I was stoked about going to the 2019 Audubon Christmas Bird Count at beautiful Bryce Canyon National Park. Since I had never participated in group bird count before, I signed up to do so with the Red Cliff’s Audubon group out of St. George, Utah. Being a member of this group, I was happy to go with them. However, the weather forecast to be VERY cold so I wore the warmest clothing I had.
Arrival at the Park
The sun was rising upon arrival near the park. It was a blustery cold 11 degrees in the parking lot at the Bryce Canyon National Park and I was surely hoping that is would warm up some. Luckily, it did! (I was still reeling from the fact I was going to get to do this birdcount at a National Park!)
Upon arrival at the visitor’s center, we all went upstairs to a meeting room. The room had various round tables along with a small kitchenette in there. The leader from the park in charge was Peter Densmore, the Visual Information Specialist of Bryce Canyon National Park. He talked a little about the park, just what we were going to do, and how to record the bird species we saw. Peter showed us on the map displayed in the room some of the areas the groups would be assigned to. I was in Group II, and we were to go to Sunrise Point, Sunset Point, Inspiration Point, the ranger housing area and another area that escapes me at the moment. All equipped with our Bird Count Species Checklist, Group II set out with Peter to observe the park’s birds in our assigned areas.
And Away We Go!
I was so hoping that sometime during the bird count that I would get some good photos of a beautiful bird of the high elevations – the magnificient Steller’s Jay! This particular jay has been hard for me to get good photos of so my fingers were definitely crossed. At the very first place we stopped, Sunset Point, we immediately saw Mountain Chickadees in a tree growing on the outside of the safety fence. We then had some Townsend’s Solitaires and Red Crossbills fly into a dead tree just by the trail to view. The Crossbills had the sweetest song to listen to.
Upfirst, the Red Crossbill
This was my first time meeting the Red Crossbill, ever. There were several, and they sat above us chirping and we were able to observe them before they flew off.
Out of the corner of my eye, I saw some movement. A beautiful Clark’s Nutcracker flew like a bullet across the massive amount of “hoodoos” in the canyon. So cool to see these at an elevation of 8000 feet! We could also see across the way, the highest plateau in North America – Aquarius Plateau.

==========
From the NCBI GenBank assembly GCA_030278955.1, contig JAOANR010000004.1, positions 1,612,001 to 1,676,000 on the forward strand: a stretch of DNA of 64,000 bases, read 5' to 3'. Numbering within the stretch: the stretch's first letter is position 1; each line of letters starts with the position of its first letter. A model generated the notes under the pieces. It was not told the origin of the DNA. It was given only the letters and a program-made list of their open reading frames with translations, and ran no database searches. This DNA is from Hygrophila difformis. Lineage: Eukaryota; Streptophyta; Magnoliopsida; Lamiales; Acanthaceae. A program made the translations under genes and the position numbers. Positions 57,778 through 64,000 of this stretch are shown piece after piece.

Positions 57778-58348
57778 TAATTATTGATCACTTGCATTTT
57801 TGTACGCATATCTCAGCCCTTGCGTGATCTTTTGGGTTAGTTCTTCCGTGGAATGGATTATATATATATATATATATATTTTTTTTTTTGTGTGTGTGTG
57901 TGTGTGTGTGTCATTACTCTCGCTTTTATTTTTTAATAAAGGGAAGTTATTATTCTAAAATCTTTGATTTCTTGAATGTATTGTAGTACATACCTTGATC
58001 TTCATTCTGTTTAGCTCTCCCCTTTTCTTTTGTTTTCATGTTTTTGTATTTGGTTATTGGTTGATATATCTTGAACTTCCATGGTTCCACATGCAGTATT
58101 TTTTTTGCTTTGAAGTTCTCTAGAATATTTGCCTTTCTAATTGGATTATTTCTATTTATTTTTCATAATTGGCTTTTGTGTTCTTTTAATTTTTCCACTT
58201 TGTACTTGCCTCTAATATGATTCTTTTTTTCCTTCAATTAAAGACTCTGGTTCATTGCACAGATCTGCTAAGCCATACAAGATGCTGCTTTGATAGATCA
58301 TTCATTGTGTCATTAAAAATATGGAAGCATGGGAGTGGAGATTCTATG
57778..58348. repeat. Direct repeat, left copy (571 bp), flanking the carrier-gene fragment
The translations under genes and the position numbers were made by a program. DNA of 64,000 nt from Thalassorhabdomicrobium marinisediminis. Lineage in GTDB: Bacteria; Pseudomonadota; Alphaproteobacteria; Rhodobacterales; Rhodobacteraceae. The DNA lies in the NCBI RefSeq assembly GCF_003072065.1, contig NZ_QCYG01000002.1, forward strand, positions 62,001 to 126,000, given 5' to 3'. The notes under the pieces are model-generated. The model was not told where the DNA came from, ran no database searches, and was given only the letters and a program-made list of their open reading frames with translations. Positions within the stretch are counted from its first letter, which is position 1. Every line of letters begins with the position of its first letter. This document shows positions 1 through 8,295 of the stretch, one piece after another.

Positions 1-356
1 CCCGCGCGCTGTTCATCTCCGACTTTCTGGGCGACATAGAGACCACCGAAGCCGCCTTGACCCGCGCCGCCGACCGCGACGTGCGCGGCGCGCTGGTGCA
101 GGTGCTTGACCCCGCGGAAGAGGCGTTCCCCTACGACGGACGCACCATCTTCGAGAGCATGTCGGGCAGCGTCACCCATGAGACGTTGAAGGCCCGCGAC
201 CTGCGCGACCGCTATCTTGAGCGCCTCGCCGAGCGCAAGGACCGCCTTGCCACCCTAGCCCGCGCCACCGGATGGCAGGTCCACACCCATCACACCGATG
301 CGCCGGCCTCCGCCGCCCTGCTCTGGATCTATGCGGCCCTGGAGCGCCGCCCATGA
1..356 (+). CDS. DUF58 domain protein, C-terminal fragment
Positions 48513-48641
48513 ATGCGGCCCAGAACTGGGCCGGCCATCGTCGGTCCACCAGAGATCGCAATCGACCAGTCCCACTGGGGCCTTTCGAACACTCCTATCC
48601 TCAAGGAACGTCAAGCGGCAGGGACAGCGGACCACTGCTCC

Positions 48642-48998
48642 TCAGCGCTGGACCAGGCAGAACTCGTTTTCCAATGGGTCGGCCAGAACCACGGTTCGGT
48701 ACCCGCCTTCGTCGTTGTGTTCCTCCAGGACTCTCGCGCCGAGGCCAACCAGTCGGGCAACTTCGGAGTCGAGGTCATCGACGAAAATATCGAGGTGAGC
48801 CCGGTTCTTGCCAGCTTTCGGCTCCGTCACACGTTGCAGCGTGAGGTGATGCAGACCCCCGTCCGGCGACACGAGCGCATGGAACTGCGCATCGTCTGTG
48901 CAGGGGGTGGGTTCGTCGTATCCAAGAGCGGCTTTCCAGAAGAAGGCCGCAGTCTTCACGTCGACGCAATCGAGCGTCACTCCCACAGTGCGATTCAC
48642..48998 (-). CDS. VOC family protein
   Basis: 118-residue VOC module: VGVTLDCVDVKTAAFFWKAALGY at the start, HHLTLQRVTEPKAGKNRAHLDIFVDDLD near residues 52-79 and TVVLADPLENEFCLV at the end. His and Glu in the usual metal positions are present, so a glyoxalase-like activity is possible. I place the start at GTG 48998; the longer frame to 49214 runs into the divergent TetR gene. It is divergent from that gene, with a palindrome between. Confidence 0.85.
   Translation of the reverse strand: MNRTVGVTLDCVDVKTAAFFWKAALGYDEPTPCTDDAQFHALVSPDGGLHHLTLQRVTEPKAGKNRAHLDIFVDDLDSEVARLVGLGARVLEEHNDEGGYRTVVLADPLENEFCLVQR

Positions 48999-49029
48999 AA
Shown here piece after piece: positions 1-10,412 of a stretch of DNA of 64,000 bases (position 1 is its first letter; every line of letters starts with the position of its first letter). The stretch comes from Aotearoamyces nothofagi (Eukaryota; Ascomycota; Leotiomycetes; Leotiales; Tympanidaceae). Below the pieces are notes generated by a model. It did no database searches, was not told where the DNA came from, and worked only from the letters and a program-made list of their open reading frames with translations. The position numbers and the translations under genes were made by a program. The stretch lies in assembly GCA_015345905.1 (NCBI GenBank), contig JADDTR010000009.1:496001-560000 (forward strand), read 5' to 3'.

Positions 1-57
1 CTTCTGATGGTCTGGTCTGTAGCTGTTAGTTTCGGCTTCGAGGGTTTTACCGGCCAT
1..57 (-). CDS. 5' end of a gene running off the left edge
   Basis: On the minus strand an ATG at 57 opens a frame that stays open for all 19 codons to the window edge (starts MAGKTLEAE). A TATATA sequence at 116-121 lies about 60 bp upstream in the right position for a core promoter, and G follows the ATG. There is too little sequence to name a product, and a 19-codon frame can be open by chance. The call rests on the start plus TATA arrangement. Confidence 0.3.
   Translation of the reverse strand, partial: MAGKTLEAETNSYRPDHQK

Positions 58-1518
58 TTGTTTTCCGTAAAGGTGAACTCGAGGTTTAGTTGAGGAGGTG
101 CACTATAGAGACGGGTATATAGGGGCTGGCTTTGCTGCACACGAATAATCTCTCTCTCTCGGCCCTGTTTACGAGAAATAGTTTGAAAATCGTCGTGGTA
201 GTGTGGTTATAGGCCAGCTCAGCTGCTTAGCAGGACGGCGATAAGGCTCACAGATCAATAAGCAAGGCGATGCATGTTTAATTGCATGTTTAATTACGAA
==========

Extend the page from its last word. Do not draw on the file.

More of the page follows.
The next stop, Sunset Point is at an elevation of 8000 feet. There were more Clark’s Nutcrackers and I got my wish! A gorgeous Steller’s Jay flew into a tree just over the fence in front of me. I took as many photos of it as I could. There was lots of snow on the ground and it helped to show up the cute little Pygmy Nuthatches.
Ahmm…Can’t Make it up the Snowy/Icy Hill
Everything was going fine. The birding was great. We were all having a great time, then the one road back of where the rangers live proved a snowy frozen and icy problem. It wasn’t steep mind you, but went you got the apex of it, the ice made you slide back down. After trying everything we could to no avail, the volunteer with us called another ranger on the radio for help.
Back to the Visitor’s Center
After about 2 hours, we all returned back to the upstairs meeting room at the visitor’s center for a scrumptious chili lunch. There were several different types of chili and I partook of the vegan one. Dee-licious! It was the perfect food to warm me up after being out in the cold for the bird count. During the lunch, each group at a table got the chance to tell everyone where they went, what birds they saw and the quantity of each species. The numbers were recorded and given to Peter. Afterwards, we each got a cool long-sleeved tee shirt with a Clark’s Nutcracker on it to take home with us, and a cool few stickers.
As a final tally of out birds we saw in Group Two, we saw 5 Steller’s Jays, 8 Clark’s Nutcrackers, 2 Common Ravens, 17 Mountain Chickadees, 15 Pygmy Nuthatches, 8 Townsend Solitaires, 1 American Robin, and 13 Red Crossbills. Not a bad morning for birding!
The Red Cliff’s Audubon group is located in St. George. I was glad they sponsored this bird count and I surely enjoyed the camaraderie of fellow birders from different areas as we went out. Can’t wait to do this again!